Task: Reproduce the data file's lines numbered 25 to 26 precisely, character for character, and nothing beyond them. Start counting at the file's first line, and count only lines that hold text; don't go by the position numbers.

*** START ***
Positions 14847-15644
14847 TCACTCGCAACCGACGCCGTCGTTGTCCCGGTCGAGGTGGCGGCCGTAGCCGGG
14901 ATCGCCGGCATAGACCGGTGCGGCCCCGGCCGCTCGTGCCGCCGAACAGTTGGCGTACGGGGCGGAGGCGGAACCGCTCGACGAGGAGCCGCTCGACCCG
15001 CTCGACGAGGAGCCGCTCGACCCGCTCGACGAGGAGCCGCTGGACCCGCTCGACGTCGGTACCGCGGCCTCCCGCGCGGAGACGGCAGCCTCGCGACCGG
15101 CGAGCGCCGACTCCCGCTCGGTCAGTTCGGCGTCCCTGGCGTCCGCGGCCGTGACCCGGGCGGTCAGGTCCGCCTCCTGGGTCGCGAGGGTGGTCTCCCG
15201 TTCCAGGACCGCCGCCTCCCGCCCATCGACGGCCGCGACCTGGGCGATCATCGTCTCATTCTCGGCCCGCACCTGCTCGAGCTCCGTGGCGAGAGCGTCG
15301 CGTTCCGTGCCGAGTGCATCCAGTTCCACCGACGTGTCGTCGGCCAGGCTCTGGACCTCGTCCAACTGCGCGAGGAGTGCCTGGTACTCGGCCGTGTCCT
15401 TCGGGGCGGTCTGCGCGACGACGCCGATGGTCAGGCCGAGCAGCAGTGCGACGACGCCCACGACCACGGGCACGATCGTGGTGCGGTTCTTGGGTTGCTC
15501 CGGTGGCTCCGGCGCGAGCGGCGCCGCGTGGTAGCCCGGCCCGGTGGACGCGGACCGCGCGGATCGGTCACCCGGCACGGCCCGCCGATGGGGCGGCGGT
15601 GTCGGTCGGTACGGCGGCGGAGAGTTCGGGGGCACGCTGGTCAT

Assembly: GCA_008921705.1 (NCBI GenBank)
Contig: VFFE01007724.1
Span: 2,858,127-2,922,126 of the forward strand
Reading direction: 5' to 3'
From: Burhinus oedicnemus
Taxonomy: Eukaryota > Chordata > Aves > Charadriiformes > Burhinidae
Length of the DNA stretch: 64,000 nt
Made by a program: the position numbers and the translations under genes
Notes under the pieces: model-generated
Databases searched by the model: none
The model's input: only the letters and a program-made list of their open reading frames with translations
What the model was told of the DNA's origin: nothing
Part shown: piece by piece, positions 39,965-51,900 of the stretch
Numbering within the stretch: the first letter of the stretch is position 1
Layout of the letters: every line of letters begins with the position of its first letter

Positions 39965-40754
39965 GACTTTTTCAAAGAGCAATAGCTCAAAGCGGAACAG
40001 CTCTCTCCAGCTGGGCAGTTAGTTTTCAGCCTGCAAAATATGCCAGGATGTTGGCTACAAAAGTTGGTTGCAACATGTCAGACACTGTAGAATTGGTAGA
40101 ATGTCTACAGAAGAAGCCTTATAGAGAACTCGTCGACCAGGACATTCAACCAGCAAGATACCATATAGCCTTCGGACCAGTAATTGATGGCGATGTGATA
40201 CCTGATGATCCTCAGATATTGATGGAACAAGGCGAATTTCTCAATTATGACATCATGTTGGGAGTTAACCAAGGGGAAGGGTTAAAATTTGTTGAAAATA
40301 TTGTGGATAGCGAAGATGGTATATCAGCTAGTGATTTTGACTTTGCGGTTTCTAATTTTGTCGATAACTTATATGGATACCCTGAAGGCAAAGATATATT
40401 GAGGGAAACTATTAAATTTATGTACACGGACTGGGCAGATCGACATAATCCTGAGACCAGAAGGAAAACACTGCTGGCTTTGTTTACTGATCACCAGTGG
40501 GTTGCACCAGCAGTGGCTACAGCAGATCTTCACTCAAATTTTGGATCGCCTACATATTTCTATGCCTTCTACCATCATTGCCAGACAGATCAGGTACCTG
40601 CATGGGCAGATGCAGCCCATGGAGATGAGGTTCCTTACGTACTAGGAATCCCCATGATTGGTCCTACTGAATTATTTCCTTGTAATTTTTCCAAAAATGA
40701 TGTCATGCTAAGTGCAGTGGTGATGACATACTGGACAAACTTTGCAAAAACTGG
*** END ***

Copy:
Layout of the letters: every line of letters begins with the position of its first letter

Positions 39965-40754